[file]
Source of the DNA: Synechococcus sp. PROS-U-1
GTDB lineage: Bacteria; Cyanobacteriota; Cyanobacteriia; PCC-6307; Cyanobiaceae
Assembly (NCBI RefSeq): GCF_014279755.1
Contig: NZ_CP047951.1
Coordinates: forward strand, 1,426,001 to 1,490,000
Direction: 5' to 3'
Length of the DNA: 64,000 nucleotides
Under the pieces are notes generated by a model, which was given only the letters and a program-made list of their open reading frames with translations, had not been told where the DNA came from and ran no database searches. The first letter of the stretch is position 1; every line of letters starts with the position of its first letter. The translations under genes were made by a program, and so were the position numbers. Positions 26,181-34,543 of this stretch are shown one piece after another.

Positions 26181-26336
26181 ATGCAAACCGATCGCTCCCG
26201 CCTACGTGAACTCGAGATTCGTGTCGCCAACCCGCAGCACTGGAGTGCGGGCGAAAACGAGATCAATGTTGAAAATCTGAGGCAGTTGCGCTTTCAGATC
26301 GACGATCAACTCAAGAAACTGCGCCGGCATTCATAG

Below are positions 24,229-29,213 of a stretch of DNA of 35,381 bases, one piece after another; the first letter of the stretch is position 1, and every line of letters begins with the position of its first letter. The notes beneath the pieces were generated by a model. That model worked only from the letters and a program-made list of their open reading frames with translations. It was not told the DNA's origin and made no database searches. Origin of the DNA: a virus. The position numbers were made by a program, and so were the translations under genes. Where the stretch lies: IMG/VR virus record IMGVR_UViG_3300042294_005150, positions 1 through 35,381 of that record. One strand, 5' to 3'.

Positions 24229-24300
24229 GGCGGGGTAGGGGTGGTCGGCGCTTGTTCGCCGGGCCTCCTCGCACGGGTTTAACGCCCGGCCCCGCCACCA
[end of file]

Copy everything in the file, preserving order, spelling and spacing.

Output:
Source of the DNA: Synechococcus sp. PROS-U-1
GTDB lineage: Bacteria; Cyanobacteriota; Cyanobacteriia; PCC-6307; Cyanobiaceae
Assembly (NCBI RefSeq): GCF_014279755.1
Contig: NZ_CP047951.1
Coordinates: forward strand, 1,426,001 to 1,490,000
Direction: 5' to 3'
Length of the DNA: 64,000 nucleotides
Under the pieces are notes generated by a model, which was given only the letters and a program-made list of their open reading frames with translations, had not been told where the DNA came from and ran no database searches. The first letter of the stretch is position 1; every line of letters starts with the position of its first letter. The translations under genes were made by a program, and so were the position numbers. Positions 26,181-34,543 of this stretch are shown one piece after another.

Positions 26181-26336
26181 ATGCAAACCGATCGCTCCCG
26201 CCTACGTGAACTCGAGATTCGTGTCGCCAACCCGCAGCACTGGAGTGCGGGCGAAAACGAGATCAATGTTGAAAATCTGAGGCAGTTGCGCTTTCAGATC
26301 GACGATCAACTCAAGAAACTGCGCCGGCATTCATAG

Below are positions 24,229-29,213 of a stretch of DNA of 35,381 bases, one piece after another; the first letter of the stretch is position 1, and every line of letters begins with the position of its first letter. The notes beneath the pieces were generated by a model. That model worked only from the letters and a program-made list of their open reading frames with translations. It was not told the DNA's origin and made no database searches. Origin of the DNA: a virus. The position numbers were made by a program, and so were the translations under genes. Where the stretch lies: IMG/VR virus record IMGVR_UViG_3300042294_005150, positions 1 through 35,381 of that record. One strand, 5' to 3'.

Positions 24229-24300
24229 GGCGGGGTAGGGGTGGTCGGCGCTTGTTCGCCGGGCCTCCTCGCACGGGTTTAACGCCCGGCCCCGCCACCA